How to File for an Uncontested Divorce Without an Attorney in Texas

By Lisa Magloff

In an uncontested divorce, both spouses agree about all the terms of the divorce, such as division of property, child custody and support payments. Filing an uncontested divorce in Texas tends to be easier and faster than a contested divorce, which usually requires a trial in front of a judge. Because no trial is required, an uncontested divorce can be accomplished without an attorney. In Texas, the procedure for filing an uncontested divorce, especially where no minor children are involved, is straightforward.

Step 1

Ensure that you meet the Texas residency requirements. Either you or your spouse must continuously reside in Texas for the six months immediately prior to your filing for divorce.

Step 2

Obtain a Petition of Divorce form from the county court clerk in the Texas county district court where you are a resident. Fill out the form. You are required to provide contact details for yourself and your spouse, information about your finances, debts and property, proposed settlement arrangements, and reasons for requesting a divorce.

Divorce is never easy, but we can help. Learn More

Step 3

Sign the petition and take it to the clerk's office in the county district courthouse. You will need two copies of the form. Pay the filing fee. The clerk will assign your case a file number and stamp your petition as received.

Step 4

Deliver a copy of the petition to your spouse. This can be done by the county sheriffs office or by a private server. The clerk in the county district court can provide you with contact information for the sheriffs process server department and a list of private process servers. Alternately, you can obtain a Waiver of Citation form from the clerk. You can then mail this form, along with the petition, to your spouse. You spouse must sign the waiver to show the court that he is agreeing not to be served the petition by a representative of the court.

Step 5

File proof of service with the county clerk. This consists either of the signed waiver or a document provided by the sheriff or private process server. The clerk will set a date for your court hearing. This cannot take place until a 60 day “cooling off” period has passed.

Step 6

Use the 60 day waiting period to finalize the settlement agreement with your spouse. Prepare the final divorce decree. This document details all of the settlement arrangements, such as custody agreement, support payments and division of property. A copy of the final decree form can be obtained from the county clerk's office.

Step 7

Attend your divorce hearing with your spouse. The judge will review your paperwork and may ask you some questions to make sure you and your spouse agree on all aspects of the divorce. At the end of the hearing, the judge will sign your final decree.

Step 8

Take the signed final decree to the clerk of the court. The clerk will file the decree. Ask the clerk for two certified copies of the decree. There will be a fee for this service. The fee varies from county to county. Mail or give one certified copy of the decree to your spouse and keep the other for yourself.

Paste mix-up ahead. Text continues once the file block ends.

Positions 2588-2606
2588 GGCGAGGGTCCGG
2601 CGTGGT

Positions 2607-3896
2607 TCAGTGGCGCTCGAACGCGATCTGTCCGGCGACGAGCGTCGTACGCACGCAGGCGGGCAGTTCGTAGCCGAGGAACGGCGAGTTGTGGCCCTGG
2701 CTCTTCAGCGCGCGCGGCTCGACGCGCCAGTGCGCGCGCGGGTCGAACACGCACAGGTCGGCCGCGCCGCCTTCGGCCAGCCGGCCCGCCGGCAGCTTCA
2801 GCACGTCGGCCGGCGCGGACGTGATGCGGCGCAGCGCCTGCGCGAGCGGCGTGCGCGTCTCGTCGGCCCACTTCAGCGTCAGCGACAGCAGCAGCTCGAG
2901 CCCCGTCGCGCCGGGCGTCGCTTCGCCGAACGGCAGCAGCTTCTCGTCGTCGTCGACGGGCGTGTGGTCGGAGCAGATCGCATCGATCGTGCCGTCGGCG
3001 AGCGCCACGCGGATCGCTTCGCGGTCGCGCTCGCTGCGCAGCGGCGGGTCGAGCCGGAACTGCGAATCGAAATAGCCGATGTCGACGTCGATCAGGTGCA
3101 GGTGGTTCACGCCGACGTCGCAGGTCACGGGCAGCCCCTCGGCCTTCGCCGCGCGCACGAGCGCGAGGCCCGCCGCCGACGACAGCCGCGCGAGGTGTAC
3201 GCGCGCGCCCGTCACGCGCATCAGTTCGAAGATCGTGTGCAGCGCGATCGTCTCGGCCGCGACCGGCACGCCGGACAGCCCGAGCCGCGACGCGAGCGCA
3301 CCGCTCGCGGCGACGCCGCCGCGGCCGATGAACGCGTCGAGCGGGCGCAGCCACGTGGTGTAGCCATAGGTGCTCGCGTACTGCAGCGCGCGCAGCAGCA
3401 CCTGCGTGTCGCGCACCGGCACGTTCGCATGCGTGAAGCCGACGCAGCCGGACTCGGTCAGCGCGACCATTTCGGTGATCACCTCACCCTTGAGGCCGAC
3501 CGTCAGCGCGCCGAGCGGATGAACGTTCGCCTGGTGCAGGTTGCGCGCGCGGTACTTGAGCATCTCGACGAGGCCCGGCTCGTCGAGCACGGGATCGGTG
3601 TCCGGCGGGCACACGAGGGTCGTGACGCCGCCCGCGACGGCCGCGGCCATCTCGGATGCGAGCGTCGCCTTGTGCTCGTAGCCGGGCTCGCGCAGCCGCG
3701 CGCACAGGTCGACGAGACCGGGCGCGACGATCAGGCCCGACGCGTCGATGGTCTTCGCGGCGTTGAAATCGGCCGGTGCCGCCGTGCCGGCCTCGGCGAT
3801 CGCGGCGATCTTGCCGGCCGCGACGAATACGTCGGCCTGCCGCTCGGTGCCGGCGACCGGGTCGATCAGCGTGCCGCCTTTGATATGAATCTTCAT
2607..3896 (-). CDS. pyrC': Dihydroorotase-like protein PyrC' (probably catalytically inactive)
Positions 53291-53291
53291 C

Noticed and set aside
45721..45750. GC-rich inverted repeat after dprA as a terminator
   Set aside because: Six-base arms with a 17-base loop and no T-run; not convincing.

Divorce is never easy, but we can help. Learn More
How Do I File for Divorce in Oregon?



Related articles

What Forms Are Filed for a Texas Divorce?

Completing and filing the correct paperwork is an important part of initiating a divorce in Texas. While the exact documents that need to be filed can vary from county to county, all Texas divorces start with submitting a petition and notice of citation to the appropriate court. Additional forms and information are required of parties with minor children or property, and temporary and protective orders are available to spouses in need.

How to File for Divorce in Virginia Without a Lawyer

A divorce can be a complex, expensive and emotionally trying process. If there is a dispute between you and your spouse over child custody, property or support payments, the process becomes even more difficult and time-consuming. However, if you agree on the terms of the divorce, you may be able to carry out a legal divorce without the added expense of an attorney's time and advice.

How to File for Divorce in Maryland

The most difficult aspect of filing for divorce in Maryland is getting your grounds and residency requirements straight. The laws regarding both overlap a bit. Once you determine them, however, the rest of the filing process is relatively straightforward.

Get Divorced Online

Related articles

What Happens After You File for an Uncontested Divorce in Georgia?

An uncontested divorce in the state of Georgia requires the agreement of both spouses as to property division, spousal ...

Steps to Filing for Divorce in Pierce County, Washington

The state of Washington permits you to obtain a divorce if you or your spouse is a resident of the state. State law ...

How to File an Original Petition for Divorce in Texas

The filing of an Original Petition for Divorce is one of the first steps in the Texas legal divorce process. The ...

How to File a Divorce in the Dallas County Courts

To file for a divorce in Dallas County, Texas, at least one party to the divorce must be a resident of Texas for a ...

Browse by category
Ready to Begin? GET STARTED